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AS CHINA’S economy slows, and labour-intensive manufacturing moves elsewhere trying to find cheaper workers, anxious and angry workers are becoming ever bolshier. As outlined by China Labour Bulletin, an NGO in Hong Kong, the amount of strikes and labour protests reported in 2014 doubled to greater than 1,300. Within the last quarter they rose threefold year-on-year, with factory workers, taxi drivers and teachers across the country demanding better treatment.

The authorities often respond with heavy-handedness: rounding up activists and crushing independent labour groups. But also in parts of the country, they have also begun to give state-controlled unions more ability to put pressure on management. Officials, usually in cahoots with factory bosses, are starting to view a need to placate workers, too.

Independent unions are banned in China. Labour organisations must be associated with their state-controlled All-China Federation of Trade Unions (ACFTU), whose constitution describes the working class as “the leading class of China” but which often sides with management. Recently, officials have stepped up efforts to unionise workforces, especially in privately run factories where they fear an absence of unions might encourage independent ones to develop. But official unions have largely refrained from baring any teeth.

New regulations within the southern province of Guangdong, the place to find a lot of China’s labour-intensive manufacturing and many of the strikes (see map), might start to change that. They codify the proper of workers to take part in collective bargaining; which is, to negotiate their relation to employment through representatives who speak for those employees. The principles take advantage of the term “collective consultation”, which in Chinese sounds less confrontational in comparison to the usual term. But, in writing at least, they offer the state unions greater power to initiate negotiations with management as opposed to, as before, confining themselves largely to organising leisure activities and hoping that workers stay docile.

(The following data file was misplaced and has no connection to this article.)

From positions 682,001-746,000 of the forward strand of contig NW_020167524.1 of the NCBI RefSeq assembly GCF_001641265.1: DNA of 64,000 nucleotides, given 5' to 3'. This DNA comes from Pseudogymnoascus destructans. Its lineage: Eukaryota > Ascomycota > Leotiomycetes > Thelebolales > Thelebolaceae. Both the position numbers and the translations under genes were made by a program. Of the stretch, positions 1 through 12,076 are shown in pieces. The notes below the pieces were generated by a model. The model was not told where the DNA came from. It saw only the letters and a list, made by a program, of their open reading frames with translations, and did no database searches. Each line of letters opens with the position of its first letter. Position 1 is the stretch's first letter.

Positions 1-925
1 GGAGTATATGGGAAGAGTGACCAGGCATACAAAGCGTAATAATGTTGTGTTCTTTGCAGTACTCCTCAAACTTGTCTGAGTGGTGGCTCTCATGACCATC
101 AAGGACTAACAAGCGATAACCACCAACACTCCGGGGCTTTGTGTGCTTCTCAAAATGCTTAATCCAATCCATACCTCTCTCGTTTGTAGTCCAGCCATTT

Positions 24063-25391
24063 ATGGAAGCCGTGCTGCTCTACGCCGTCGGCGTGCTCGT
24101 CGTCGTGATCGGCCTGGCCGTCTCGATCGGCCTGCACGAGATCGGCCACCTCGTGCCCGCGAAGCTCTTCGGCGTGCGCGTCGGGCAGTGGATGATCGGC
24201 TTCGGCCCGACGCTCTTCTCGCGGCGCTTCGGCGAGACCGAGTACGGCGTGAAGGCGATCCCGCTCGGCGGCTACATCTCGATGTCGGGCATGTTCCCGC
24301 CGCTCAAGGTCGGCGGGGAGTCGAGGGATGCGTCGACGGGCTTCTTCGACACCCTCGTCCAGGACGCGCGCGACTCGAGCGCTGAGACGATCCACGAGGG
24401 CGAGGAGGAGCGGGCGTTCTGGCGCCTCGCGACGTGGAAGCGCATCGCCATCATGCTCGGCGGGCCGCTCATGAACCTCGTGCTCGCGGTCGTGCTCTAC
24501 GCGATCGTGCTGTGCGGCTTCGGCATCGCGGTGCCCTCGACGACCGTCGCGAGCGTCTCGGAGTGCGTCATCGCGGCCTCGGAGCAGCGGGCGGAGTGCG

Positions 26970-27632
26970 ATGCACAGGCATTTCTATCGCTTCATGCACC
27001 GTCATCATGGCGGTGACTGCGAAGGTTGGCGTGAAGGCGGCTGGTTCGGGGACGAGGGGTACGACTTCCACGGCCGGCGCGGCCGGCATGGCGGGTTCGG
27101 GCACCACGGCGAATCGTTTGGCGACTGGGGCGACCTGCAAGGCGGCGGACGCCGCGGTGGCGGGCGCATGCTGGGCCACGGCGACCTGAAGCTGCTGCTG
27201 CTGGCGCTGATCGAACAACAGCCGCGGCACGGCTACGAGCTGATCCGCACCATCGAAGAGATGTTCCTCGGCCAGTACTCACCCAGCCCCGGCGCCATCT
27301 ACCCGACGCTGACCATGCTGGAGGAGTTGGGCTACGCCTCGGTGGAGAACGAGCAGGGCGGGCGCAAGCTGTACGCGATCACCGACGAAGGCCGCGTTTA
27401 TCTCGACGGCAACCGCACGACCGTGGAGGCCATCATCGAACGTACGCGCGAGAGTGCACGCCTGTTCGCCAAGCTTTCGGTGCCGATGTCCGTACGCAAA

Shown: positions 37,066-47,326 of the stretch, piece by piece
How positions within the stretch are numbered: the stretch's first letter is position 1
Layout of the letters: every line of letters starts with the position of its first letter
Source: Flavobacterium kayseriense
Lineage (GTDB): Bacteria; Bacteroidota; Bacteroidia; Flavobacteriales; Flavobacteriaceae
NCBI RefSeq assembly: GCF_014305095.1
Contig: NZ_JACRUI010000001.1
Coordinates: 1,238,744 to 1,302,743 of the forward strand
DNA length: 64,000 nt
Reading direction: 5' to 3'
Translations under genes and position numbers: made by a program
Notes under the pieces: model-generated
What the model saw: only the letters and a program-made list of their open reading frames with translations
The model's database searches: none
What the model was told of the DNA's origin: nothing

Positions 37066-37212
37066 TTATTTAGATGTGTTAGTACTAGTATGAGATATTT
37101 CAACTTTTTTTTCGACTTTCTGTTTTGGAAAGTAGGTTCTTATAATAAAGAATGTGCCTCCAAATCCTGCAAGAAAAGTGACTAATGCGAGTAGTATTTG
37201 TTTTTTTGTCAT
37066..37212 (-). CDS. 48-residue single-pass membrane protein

Meng Han, labor unrest security in Guangzhou, the provincial capital, might have welcomed a far more proactive approach by official-union leaders. He was released just last year after nine months in jail when planning on taking matters into their own hands and leading a protest needed of higher wages. “China’s unions do not participate in the workers,” Mr Meng complains. The brand new rules would help satisfy his main demand, that workers like him who are hired on short-term contracts through employment agencies needs to be paid the same as permanent staff (they commonly are paid less). The regulations say there must be “equal pay money for equal work”.

Guangdong’s aim is just not to embolden workers, but to have their grievances from erupting into open protest which may turn up against the government. Huang Qiaoyan of Zhongshan University in Guangzhou says businesses in Hong Kong, which control many of Guangdong’s factories, opposed the brand new rules, fearing they would bring about even higher labour costs. Wages already are rising fast, partly because of a shortage of migrant labour. Nevertheless the government is less inclined than it once would be to heed such concerns. This has been raising minimum-wage levels, among its aims being to upgrade Guangdong’s industry by pushing out low-end, polluting factories. The latest rules could help accomplish this too.

Employers have won some concessions. Drafters of your new rules dropped provisions which could have fined companies for resisting workers’ efforts to bargain collectively and which could have banned the firing of employees for work stoppages resulting from management’s refusal to barter with workers’ representatives. The regulations require more than half of any company’s workers to assist collective-bargaining before such action may start. Drafts had called for thresholds of just one-third or less.

The regulations effectively shut the doorway to the type of spontaneously-formed sets of workers that have often taken the lead in Guangdong’s strikes. Employees must channel str1ke requests for consultation through unions within the ACFTU.

But by taking on greater responsibility for handling disputes, the ACFTU is additionally taking on greater risk, says Aaron Halegua newest York University. He believes workers may very well step-up pressure about the official unions to represent them better; should they fail, workers could turn on the unions and also factory bosses. The latest rules stop far short of permitting strikes, but Mr Meng, the security guard, sees a hint of change. Not long ago, he says, lots of people were afraid even going to mention the word. “Now it really is used on a regular basis. To ensure that is a few progress.”